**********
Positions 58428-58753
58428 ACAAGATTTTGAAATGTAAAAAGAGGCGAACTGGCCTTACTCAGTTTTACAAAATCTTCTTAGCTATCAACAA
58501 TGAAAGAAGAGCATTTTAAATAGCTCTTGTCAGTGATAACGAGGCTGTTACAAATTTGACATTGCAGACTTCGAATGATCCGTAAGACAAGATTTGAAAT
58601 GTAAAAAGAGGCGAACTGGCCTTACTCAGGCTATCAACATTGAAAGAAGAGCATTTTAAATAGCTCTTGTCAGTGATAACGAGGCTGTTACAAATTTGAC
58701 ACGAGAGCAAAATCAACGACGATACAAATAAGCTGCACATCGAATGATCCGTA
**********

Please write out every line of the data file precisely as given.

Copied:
Positions 58428-58753
58428 ACAAGATTTTGAAATGTAAAAAGAGGCGAACTGGCCTTACTCAGTTTTACAAAATCTTCTTAGCTATCAACAA
58501 TGAAAGAAGAGCATTTTAAATAGCTCTTGTCAGTGATAACGAGGCTGTTACAAATTTGACATTGCAGACTTCGAATGATCCGTAAGACAAGATTTGAAAT
58601 GTAAAAAGAGGCGAACTGGCCTTACTCAGGCTATCAACATTGAAAGAAGAGCATTTTAAATAGCTCTTGTCAGTGATAACGAGGCTGTTACAAATTTGAC
58701 ACGAGAGCAAAATCAACGACGATACAAATAAGCTGCACATCGAATGATCCGTA